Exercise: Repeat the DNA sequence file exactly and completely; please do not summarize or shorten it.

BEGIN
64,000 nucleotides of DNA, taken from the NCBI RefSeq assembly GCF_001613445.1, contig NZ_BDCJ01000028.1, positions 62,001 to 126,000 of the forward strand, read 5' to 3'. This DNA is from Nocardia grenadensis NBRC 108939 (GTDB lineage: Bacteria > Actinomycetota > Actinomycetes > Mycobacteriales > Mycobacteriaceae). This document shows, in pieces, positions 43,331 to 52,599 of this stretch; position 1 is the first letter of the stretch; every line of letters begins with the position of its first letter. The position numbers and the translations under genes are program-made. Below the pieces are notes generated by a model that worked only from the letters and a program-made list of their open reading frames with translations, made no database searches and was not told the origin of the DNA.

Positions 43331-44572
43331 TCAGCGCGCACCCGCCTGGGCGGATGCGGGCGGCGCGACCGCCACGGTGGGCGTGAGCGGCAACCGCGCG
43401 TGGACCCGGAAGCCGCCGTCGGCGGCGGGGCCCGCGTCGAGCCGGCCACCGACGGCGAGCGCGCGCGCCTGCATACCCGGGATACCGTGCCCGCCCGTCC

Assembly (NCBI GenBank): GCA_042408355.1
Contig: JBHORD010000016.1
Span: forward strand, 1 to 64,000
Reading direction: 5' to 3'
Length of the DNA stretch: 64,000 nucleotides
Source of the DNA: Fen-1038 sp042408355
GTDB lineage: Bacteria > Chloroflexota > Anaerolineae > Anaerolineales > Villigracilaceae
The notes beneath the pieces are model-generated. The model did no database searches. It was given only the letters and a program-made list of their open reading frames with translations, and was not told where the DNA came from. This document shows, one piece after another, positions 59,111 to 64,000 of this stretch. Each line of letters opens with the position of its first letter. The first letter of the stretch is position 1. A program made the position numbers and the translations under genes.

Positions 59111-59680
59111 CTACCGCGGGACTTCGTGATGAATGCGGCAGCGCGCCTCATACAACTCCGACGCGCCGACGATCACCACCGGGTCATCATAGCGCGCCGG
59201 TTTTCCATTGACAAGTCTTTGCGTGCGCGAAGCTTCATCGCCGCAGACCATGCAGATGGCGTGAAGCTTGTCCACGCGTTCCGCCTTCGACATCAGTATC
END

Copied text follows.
64,000 nucleotides of DNA, taken from the NCBI RefSeq assembly GCF_001613445.1, contig NZ_BDCJ01000028.1, positions 62,001 to 126,000 of the forward strand, read 5' to 3'. This DNA is from Nocardia grenadensis NBRC 108939 (GTDB lineage: Bacteria > Actinomycetota > Actinomycetes > Mycobacteriales > Mycobacteriaceae). This document shows, in pieces, positions 43,331 to 52,599 of this stretch; position 1 is the first letter of the stretch; every line of letters begins with the position of its first letter. The position numbers and the translations under genes are program-made. Below the pieces are notes generated by a model that worked only from the letters and a program-made list of their open reading frames with translations, made no database searches and was not told the origin of the DNA.

Positions 43331-44572
43331 TCAGCGCGCACCCGCCTGGGCGGATGCGGGCGGCGCGACCGCCACGGTGGGCGTGAGCGGCAACCGCGCG
43401 TGGACCCGGAAGCCGCCGTCGGCGGCGGGGCCCGCGTCGAGCCGGCCACCGACGGCGAGCGCGCGCGCCTGCATACCCGGGATACCGTGCCCGCCCGTCC

Assembly (NCBI GenBank): GCA_042408355.1
Contig: JBHORD010000016.1
Span: forward strand, 1 to 64,000
Reading direction: 5' to 3'
Length of the DNA stretch: 64,000 nucleotides
Source of the DNA: Fen-1038 sp042408355
GTDB lineage: Bacteria > Chloroflexota > Anaerolineae > Anaerolineales > Villigracilaceae
The notes beneath the pieces are model-generated. The model did no database searches. It was given only the letters and a program-made list of their open reading frames with translations, and was not told where the DNA came from. This document shows, one piece after another, positions 59,111 to 64,000 of this stretch. Each line of letters opens with the position of its first letter. The first letter of the stretch is position 1. A program made the position numbers and the translations under genes.

Positions 59111-59680
59111 CTACCGCGGGACTTCGTGATGAATGCGGCAGCGCGCCTCATACAACTCCGACGCGCCGACGATCACCACCGGGTCATCATAGCGCGCCGG
59201 TTTTCCATTGACAAGTCTTTGCGTGCGCGAAGCTTCATCGCCGCAGACCATGCAGATGGCGTGAAGCTTGTCCACGCGTTCCGCCTTCGACATCAGTATC